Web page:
"But I will say that I definitely feel a lot more guilty ordering a hamburger ... since doing this work," he says.
Scientists are just beginning to learn about how our decisions at the dinner table — or the drive-through — tweak our microbiome, that is, the communities of bacteria living in our bodies. But one thing is becoming clear: The critters hanging out in our intestine influence many aspects of our health, including weight, immunity and perhaps even behavior.
And interest in studying the links between diet and the human microbiome is growing. Previous research in this field had turned up tantalizing evidence that eating fiber can alter the composition of gut bacteria. But these studies had looked at diets over long periods of times — months and even years. David and his colleagues wanted to know whether fiber — or lack of it — could alter gut bacteria more rapidly.
To figure that out, the researchers got nine volunteers to go on two extreme diets for five days each.
The first diet was all about meat and cheese. "Breakfast was eggs and bacon," David says. "Lunch was ribs and briskets, and then for dinner, it was salami and prosciutto with an assortment of cheeses. The volunteers had pork rinds for snacks."
Then, after a break, the nine volunteers began a second, fiber-rich diet at the other end of the spectrum: It all came from plants. "Breakfast was granola cereal," David says. "For lunch, it was jasmine rice, cooked onions, tomatoes, squash, garlic, peas and lentils." Dinner looked similar, and the volunteers could snack on bananas and mangoes.
"The animal-based diet is admittedly a little extreme," he says. "But the plant-based diet is one you might find in a developing country."
David and the team analyzed the volunteers' microbiomes before, during and after each diet. And the effects of all that meat and cheese were immediately apparent.
"The relative abundance of various bacteria species looked like it shifted within a day after the food hit the gut," David says. After the volunteers had spent about three days on each diet, the bacteria in the gut even started to change their behavior. "The kind of genes turned on in the microbes changed in both diets," he says.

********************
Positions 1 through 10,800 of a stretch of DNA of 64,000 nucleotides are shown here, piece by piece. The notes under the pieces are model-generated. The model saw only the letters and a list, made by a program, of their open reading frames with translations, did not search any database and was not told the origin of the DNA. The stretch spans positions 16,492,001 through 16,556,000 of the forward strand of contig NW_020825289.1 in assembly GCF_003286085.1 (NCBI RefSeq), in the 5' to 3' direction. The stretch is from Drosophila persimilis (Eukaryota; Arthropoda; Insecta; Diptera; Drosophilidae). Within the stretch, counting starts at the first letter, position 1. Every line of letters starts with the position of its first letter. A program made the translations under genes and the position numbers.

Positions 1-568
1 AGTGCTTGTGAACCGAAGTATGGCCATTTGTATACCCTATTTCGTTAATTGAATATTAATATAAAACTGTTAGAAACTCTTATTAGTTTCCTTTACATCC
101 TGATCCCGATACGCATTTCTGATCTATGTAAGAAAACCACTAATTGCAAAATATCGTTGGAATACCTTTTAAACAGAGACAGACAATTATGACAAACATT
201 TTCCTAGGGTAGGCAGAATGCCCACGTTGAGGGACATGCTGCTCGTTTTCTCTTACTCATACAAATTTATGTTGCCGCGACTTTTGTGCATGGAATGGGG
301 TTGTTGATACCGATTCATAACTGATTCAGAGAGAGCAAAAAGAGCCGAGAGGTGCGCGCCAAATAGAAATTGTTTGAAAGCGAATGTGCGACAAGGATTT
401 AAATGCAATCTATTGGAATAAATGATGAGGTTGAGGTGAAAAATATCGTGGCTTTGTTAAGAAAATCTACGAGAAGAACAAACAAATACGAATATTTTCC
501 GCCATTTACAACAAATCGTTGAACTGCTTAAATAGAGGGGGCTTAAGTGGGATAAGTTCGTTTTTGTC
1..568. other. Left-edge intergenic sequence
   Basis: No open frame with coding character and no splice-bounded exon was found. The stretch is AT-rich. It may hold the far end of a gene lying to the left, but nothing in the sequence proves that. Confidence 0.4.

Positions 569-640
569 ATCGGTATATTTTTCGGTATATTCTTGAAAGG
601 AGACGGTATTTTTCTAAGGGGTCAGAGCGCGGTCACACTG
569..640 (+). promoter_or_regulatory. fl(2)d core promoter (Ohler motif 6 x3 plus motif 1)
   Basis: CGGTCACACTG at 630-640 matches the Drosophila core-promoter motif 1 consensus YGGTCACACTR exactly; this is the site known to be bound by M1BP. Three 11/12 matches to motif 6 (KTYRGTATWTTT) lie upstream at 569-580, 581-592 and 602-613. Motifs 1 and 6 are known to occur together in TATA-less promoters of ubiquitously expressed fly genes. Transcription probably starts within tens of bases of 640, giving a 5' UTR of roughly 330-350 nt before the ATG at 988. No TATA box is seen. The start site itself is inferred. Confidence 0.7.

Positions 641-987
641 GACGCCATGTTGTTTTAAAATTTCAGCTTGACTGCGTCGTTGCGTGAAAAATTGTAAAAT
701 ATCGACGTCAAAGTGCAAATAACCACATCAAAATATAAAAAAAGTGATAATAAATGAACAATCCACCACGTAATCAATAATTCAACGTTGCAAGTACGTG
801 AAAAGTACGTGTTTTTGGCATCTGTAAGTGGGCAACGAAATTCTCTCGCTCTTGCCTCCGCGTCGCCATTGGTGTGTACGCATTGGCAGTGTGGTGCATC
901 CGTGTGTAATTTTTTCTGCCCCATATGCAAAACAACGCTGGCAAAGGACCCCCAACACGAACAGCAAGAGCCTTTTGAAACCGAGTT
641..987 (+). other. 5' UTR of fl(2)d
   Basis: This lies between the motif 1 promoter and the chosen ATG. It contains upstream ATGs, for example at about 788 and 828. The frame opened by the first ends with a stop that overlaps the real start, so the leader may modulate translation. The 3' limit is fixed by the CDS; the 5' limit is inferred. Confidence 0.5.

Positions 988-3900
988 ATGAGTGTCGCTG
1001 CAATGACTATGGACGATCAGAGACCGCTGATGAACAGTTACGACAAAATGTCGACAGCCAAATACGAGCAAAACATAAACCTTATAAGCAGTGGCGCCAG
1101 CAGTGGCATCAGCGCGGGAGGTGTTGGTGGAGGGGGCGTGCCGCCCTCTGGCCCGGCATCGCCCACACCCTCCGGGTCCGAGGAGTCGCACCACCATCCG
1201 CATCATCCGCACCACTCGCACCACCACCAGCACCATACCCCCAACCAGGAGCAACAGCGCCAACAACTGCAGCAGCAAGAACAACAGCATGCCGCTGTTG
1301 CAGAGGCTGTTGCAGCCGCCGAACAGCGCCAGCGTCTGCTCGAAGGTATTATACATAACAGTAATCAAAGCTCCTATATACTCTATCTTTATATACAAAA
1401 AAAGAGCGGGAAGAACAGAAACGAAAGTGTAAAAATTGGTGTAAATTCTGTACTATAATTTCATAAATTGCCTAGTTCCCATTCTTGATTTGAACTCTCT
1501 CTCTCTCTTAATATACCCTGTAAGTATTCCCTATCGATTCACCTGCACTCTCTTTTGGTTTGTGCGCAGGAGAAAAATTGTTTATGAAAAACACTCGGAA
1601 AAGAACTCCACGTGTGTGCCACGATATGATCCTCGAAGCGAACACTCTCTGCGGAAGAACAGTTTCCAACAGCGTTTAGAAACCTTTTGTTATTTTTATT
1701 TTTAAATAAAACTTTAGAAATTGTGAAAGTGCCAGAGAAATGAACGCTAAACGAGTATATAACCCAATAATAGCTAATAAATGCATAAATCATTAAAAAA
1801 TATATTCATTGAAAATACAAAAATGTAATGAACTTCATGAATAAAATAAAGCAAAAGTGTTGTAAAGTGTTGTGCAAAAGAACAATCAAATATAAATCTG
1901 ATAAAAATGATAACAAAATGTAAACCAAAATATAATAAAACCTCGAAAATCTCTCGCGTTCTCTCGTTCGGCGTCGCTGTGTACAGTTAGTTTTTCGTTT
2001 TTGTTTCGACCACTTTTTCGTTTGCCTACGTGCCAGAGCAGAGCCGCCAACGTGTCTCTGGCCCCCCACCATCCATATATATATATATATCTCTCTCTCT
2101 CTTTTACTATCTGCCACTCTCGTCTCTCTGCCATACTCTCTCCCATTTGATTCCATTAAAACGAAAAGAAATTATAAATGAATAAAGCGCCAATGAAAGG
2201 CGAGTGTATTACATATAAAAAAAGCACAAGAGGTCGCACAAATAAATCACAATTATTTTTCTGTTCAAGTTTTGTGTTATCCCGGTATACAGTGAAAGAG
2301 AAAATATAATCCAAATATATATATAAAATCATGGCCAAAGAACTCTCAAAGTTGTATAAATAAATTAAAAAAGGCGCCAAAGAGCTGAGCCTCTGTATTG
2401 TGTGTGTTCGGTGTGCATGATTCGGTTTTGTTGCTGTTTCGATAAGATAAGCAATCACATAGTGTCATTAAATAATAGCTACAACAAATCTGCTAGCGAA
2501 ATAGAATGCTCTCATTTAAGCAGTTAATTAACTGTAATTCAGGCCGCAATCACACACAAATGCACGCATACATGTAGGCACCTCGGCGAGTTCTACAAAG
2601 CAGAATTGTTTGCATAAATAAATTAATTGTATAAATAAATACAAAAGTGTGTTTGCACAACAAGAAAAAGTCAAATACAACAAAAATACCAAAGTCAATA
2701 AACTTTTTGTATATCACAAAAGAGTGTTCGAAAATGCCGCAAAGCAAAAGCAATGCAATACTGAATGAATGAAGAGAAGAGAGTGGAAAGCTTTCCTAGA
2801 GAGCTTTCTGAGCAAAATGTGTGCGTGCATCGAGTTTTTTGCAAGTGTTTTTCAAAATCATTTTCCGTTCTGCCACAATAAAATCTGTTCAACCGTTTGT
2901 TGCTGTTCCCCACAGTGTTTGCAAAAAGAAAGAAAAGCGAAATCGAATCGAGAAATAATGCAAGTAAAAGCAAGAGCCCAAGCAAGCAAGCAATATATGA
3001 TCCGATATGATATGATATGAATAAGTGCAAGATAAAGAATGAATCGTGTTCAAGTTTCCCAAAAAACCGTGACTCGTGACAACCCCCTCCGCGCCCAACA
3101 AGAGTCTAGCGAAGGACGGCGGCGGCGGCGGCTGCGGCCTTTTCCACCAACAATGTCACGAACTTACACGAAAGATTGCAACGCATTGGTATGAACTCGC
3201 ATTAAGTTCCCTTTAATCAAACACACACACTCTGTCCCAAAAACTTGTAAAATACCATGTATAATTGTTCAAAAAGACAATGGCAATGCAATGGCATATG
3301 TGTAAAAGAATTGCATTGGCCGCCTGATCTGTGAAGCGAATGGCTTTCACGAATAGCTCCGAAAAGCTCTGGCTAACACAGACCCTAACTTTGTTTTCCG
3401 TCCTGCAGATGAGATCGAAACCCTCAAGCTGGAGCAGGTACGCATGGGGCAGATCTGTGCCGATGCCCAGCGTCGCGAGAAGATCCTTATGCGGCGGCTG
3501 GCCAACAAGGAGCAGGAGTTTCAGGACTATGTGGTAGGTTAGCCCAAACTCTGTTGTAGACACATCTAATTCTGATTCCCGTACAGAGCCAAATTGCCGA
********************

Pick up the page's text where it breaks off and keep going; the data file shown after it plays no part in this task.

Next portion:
In particular, microbes that "love bile" — the Bilophila — started to dominate the volunteers' guts during the animal-based diet. Bile helps the stomach digest fats. So people make more bile when their diet is rich in meat and dairy fats.
A study last year found that blooms of Bilophila cause inflammation and colitis in mice. "But we didn't measure levels of inflammation in our subjects," David says. "That's the next step."
Instead, he says, his team's data support the overall animal model that Bilophila promotes inflammation, which could ultimately be controlled by diet.
"Our study is a proof of concept that you can modify the microbiome through diet," David says. "But we're still a long ways off from being able to manipulate the community in any kind of way that an engineer would be pleased about."
Even just classifying Bilophila as "bad bacteria" is a tricky matter, says Dr. Purna Kashyap, a gastroenterologist at the Mayo Clinic in Minnesota.
"These bacteria are members of a community that have lived in harmony with us for thousands of years," says Kashyap, who wasn't involved in the study. "You can't just pick out one member of this whole team and say it's bad. Most bacteria in the gut are here for our benefit, but given the right environment, they can turn on us and cause disease."
Nevertheless, Kashyap thinks the Nature study is exciting because the findings unlock a potentially new avenue for treating intestinal diseases. "We want to look at diet as a way of treating patients," Kashyap says. "This study shows that short-term dietary interventions can change microbial composition and function."
Of course, figuring out exactly how to do that will take much more research.
"The paper has made the next leap in the field," Kashyap says. "With discovery comes responsibility. Once you make this big finding, it needs to be tested appropriately."